Thursday, 10 November 2011

Victorian clothing: The lower classes

 For my first article, I have decided to write about Victorian fashion, namely that commonly worn by those working class or lower. This is mainly inspired by the Filthy Victorians of 2012, created by Miss K Lovett, which challenges participants to dress in Victorian clothing for a whole year. Though not all historically accurate, I hope to dress in lower class styles, simply for practical reasons; I have school and a job to attend, you know.
For those interested in the F.V. 2012, information can be found here and here.

 Servants often obtained any worn, unfitting or unwanted garments their masters and mistresses discarded. However, these items of clothing would be possibly played down or not matched with appropriate other items, showing that they were still considered well below the upper classes. However, their pay would mean that they were able to edit the garment, be it to make it look like new, appear simpler, or to actually make it fit the new owner.

A group of servants.
Source

 Once the clothing was no longer wearable by the servants' standards, it would be sold. Back then, stuff originally made for the rich was still considered expensive, thus making items such as handkerchiefs valuable for even lower classes. Fagin's band of jolly little thieves are a good example of this, despite never actually singing whilst they picked pockets. Eventually, clothing would keep getting passed down until it became worthless and was worn by the penniless on the streets.

 On the other hand, clothing could be, and was, made for the lower classes, and would usually be a decent price, but would often become worn and ragged quickly, especially by those working in mills and down the pits. Also, there was emphasis on handmade clothing amongst the working class. Cheap fabrics such as wool or felt were used to make shawls, socks, mittens, and many other garments, and some would fix or remake clothing through needlework. Scrap pieces of fabric were used to cover holes in clothes, and if something was too big or long, it would be shortened/re-sized, and the remains either saved or sold.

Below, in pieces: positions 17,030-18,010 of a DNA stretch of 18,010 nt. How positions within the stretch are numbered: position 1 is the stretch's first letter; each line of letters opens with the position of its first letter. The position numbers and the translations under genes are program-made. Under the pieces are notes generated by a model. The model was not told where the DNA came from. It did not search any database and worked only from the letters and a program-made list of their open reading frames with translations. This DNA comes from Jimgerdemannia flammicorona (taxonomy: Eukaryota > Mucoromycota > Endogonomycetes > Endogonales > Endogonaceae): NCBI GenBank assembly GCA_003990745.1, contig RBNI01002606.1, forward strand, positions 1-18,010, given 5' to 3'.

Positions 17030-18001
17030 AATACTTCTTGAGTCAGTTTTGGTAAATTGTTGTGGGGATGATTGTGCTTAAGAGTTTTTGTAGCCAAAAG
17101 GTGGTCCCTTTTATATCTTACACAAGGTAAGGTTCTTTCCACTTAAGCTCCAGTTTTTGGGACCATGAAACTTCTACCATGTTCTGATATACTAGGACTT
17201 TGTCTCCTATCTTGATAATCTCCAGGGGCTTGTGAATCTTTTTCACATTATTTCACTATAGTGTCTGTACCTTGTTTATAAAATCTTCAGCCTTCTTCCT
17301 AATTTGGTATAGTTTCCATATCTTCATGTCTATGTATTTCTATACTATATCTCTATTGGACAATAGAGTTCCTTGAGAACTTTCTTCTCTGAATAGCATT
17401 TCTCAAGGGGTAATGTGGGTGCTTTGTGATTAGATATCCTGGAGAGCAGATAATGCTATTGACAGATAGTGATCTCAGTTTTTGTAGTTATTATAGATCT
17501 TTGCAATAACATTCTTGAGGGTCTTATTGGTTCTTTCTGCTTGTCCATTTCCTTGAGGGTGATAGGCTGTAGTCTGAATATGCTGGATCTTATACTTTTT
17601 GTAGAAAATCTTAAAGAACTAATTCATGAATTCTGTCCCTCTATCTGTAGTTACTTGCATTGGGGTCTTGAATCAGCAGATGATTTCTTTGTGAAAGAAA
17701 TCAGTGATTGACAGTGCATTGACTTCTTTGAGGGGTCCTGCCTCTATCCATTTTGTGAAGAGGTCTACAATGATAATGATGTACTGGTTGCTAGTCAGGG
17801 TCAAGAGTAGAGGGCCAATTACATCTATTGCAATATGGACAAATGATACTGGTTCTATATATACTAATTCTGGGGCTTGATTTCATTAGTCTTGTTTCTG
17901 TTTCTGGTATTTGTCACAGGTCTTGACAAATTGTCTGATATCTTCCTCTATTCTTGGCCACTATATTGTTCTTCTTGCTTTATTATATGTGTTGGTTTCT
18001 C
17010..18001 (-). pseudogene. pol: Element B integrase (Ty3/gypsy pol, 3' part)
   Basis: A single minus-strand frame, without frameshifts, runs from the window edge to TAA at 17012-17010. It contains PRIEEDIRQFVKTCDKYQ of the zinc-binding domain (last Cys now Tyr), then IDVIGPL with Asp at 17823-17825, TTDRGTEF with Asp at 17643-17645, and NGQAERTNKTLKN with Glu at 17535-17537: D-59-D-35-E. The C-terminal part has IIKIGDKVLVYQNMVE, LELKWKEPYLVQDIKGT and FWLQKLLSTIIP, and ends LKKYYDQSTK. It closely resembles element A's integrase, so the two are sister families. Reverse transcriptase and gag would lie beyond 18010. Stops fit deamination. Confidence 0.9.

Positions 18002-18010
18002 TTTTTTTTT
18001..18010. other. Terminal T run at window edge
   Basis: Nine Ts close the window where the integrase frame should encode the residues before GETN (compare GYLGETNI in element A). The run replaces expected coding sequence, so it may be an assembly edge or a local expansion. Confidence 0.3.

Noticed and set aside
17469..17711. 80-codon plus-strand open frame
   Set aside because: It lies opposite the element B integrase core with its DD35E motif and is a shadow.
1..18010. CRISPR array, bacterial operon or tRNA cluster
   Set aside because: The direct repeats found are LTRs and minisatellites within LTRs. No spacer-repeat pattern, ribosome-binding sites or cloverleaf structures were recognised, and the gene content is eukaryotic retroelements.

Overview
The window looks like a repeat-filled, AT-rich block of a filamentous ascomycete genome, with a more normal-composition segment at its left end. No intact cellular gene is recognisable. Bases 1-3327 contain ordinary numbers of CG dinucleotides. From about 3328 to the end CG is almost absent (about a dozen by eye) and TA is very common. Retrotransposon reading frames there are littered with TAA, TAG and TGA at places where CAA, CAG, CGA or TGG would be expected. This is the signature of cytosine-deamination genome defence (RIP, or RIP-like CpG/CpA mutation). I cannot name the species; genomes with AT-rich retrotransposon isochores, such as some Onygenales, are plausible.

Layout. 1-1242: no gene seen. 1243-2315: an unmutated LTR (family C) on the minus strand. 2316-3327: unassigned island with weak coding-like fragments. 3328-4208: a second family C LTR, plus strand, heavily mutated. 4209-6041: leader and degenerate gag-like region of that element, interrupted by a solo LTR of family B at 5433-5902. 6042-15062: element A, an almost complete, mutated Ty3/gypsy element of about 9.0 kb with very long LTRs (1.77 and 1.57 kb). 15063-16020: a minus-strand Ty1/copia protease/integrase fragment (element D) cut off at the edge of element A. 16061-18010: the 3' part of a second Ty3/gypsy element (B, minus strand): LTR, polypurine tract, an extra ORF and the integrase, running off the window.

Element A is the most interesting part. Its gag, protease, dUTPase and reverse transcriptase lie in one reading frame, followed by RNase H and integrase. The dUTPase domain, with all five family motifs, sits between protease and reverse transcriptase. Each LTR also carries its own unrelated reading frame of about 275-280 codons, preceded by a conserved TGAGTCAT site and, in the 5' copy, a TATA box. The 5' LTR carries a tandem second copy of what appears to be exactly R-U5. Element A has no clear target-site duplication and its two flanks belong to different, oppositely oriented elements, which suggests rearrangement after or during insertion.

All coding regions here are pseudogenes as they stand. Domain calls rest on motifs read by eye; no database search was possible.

There were some defining features to help distinguish the different types of lower class. The homeless' clothing was ill-fitting and on the brink of falling apart completely, prostitutes wore revealing tops and/or had their legs out (they often flashed their ankles at men. How scandalous!), and the fortunate working class owned better-fitting clothing.

Prostitutes with a client
Source

3 comments:

  1. this is just what I've been looking for! ha helped so much for my assessment! Thank you so much!!

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  2. Thank you for this article! It is helping me with a research paper over this topic. I just wish that you could have maybe added some more details concerning children and men too.

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  3. I am interested in anything Victorian. It is very difficult though to find out about working class clothing rather than middle class fashion. Thanks

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